Saturday, 21 September 2013

Solicitors - A cautionary tale (Part 2)

I recently set the scene regarding my introduction to acting as an Executor. One message which came through my induction was that there appeared to be a difference in my understanding of the theory and practice of the legal world. Another message was the need to remember when dealing with a solicitor you are dealing with a seller, who is not necessarily customer focussed. 

I next emailed the solicitor twice. In the first I reiterated I did not want a full service but two comparatively straight forward actions, progressing an Inheritance Tax Return and obtaining of the Grant Probate.

You may well ask why I even felt the need for the solicitor for this? Well the answer is quite straight forward, the obtaining of a Grant of Probate would have required me to be in Belfast on either a Monday, Tuesday, Wednesday or Thursday but I am only in Northern Ireland on Friday, Saturday and Sunday’s.  I had however, drafted the ITR and explained that to the solicitor.

The first email the solicitor stated:
... we feel that the proposed fee is disproportionate to the work required. If you were happy to provide an al la carte scale of charges or a capped rate for ITR and the Grant of Probate we would however be happy to reconsider? We would also be happy to receive your proposed fees for acting as solicitor in the sale of [the property]?  
A week later no reply.

Wednesday, 18 September 2013

The clothing of invisible supply chain management

It was only in April that Michael Fallon, in response to the Dhaka factory disaster, claimed the Government were going to get retailers in and find out what responsibility could be placed on retailers for their supply chain workforces. I questioned what power and appetite the Government would have for doing anything. Is anyone out their aware of what the outcome of those discussions was?

Anyway, now we learn that, if something had been committed to, it appears as if it may have been insufficient. I say that as we have now learnt of more problems in retail clothing supply chains with workers producing H&M clothing thought to be fainting, allegedly as a result of not being paid enough to buy food.

This is has a certain echo of yesterday's blog where I discussed the latest iteration of retail food supply chain failures.

As yesterday, the key lesson is that the response to retail clothing supply chain management was not effective - it failed to address what are likely to have been systemic weakness which all point to ineffective change.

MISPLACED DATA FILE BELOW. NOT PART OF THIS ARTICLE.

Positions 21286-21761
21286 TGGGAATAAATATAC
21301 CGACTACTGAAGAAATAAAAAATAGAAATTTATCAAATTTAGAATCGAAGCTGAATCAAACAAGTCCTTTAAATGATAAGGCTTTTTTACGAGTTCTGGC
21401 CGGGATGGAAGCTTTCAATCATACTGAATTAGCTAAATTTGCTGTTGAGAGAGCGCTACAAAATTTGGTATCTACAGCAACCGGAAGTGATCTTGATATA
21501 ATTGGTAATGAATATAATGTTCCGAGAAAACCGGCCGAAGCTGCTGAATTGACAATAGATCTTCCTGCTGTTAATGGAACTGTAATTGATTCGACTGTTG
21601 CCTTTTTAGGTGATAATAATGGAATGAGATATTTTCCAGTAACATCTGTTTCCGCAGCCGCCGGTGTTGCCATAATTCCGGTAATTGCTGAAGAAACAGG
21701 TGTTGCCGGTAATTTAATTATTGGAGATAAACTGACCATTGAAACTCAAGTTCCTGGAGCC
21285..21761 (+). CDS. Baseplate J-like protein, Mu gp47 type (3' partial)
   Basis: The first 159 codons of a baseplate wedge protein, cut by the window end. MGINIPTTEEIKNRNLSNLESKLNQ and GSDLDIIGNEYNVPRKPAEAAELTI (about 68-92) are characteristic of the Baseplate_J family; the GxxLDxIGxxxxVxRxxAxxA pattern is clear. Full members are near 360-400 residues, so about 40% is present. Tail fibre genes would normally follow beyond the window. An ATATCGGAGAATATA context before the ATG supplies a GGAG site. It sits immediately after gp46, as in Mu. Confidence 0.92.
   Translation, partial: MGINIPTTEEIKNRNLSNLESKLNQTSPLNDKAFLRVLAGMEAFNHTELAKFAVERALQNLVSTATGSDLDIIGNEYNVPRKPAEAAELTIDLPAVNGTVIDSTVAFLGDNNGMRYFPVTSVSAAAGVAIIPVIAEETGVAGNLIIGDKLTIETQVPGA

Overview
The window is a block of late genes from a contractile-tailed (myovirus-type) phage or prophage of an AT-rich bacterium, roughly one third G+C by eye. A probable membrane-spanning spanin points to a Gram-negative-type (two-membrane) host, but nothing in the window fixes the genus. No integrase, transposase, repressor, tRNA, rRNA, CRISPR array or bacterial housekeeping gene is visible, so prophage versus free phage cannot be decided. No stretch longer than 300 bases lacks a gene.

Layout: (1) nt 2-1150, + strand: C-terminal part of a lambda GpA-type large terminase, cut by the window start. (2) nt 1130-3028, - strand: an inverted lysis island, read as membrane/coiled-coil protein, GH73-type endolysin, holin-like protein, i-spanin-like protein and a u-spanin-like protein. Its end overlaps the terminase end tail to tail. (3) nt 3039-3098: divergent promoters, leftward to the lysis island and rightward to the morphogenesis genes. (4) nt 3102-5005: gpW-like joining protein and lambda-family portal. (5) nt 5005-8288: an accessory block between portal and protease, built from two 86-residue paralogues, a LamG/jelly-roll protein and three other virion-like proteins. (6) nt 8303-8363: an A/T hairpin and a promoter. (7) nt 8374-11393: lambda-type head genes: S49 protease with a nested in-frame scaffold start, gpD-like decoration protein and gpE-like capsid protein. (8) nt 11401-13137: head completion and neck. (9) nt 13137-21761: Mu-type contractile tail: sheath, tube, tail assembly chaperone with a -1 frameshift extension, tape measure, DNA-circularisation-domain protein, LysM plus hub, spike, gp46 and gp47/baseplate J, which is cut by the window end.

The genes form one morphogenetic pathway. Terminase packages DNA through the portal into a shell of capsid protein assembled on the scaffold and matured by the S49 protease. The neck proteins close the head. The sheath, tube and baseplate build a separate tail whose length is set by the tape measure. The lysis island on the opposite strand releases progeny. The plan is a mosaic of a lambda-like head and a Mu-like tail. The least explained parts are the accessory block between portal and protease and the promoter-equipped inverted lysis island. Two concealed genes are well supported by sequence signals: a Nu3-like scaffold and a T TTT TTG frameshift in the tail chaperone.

The lesson for us all is that procurement risk management and contract management are not 'one offs' -they need to be embedded in culture. To me that's the question which all those responsible for procurement now need to test in their own organisations.

I also find it ironic that when giving evidence to the Public Administration Select Committee, it was advocated that public procurement should try to emulate retail procurement - perhaps that argument needs to be considered with big caveats!

Tuesday, 17 September 2013

Free range humble pie supply chains at Tesco

It's unbelievable, given the horsemeat debacle, that Tesco have now another food supply chain mess. Recall the rhetoric and assurances of lessons learnt and that customers could have confidence in UK food supply chains. We even had Government Minister's trying to sort out the mess. You may have believed the processes had been corrected and risk management and effective contract management put in place.

Yet Tesco have found themselves in another iteration of the same mess. This time supposedly Red Tractor British pork chops were found to lack the appropriate supply chain management performance. The Red Tractor label is supposed to provide an assurance of safety, hygiene and animal welfare - that mark of assurance has now been compromised by Tesco. Tesco didn't even appear aware that 'British' pork chops were actually Dutch!

'Mislabelling' seems to have become a euphemism for fraud, incompetence and inadequate supply chain management, oh yes, and over-pricing!

The key lesson here is that the response to the horsemeat crisis was not effective - it failed to address what are likely to have been systemic weakness which all point to ineffective change. Clearly the response to horsemeat has not been effective.